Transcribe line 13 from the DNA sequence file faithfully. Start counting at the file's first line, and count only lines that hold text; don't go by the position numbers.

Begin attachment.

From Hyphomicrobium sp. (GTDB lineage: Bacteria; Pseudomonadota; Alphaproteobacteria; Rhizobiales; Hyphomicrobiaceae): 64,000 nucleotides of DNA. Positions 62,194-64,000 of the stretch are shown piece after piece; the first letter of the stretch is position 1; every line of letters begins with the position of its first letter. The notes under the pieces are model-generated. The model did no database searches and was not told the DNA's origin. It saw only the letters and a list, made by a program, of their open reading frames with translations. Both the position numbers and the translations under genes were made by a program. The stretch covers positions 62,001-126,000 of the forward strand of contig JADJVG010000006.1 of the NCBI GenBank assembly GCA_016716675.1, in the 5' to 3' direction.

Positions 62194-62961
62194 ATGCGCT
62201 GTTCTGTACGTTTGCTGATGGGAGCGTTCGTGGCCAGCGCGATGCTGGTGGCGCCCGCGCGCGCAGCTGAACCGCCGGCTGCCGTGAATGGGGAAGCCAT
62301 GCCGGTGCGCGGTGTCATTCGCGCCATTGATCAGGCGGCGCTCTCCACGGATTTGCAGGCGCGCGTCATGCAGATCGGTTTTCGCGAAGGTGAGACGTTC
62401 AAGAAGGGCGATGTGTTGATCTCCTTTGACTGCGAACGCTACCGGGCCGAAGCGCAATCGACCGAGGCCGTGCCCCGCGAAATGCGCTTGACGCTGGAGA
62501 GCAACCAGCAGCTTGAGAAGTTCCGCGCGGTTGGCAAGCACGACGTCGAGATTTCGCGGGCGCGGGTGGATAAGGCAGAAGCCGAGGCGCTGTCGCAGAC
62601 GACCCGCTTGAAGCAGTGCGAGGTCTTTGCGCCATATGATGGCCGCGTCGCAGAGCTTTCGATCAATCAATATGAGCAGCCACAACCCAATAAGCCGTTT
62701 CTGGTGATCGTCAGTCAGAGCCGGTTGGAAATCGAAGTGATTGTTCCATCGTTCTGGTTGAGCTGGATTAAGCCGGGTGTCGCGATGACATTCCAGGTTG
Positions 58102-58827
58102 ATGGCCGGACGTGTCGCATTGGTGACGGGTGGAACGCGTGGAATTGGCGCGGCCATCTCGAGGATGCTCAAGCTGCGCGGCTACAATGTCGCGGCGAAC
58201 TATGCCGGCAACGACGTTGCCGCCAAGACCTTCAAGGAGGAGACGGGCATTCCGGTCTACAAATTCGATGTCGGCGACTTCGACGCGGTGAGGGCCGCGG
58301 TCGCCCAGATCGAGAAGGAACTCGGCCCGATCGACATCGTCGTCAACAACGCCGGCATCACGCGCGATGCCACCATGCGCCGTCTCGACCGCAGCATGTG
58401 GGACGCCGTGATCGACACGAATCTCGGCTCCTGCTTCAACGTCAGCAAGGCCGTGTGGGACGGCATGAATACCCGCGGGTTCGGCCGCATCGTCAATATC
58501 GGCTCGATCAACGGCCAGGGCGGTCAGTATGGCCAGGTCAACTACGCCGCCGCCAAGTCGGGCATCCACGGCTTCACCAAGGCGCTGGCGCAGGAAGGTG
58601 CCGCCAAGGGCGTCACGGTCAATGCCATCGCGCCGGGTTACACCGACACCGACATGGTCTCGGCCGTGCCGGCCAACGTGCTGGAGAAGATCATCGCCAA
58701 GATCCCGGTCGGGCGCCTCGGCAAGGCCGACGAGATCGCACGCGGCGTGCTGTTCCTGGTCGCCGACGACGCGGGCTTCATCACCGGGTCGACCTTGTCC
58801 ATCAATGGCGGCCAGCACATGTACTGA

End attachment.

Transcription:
58301 TCGCCCAGATCGAGAAGGAACTCGGCCCGATCGACATCGTCGTCAACAACGCCGGCATCACGCGCGATGCCACCATGCGCCGTCTCGACCGCAGCATGTG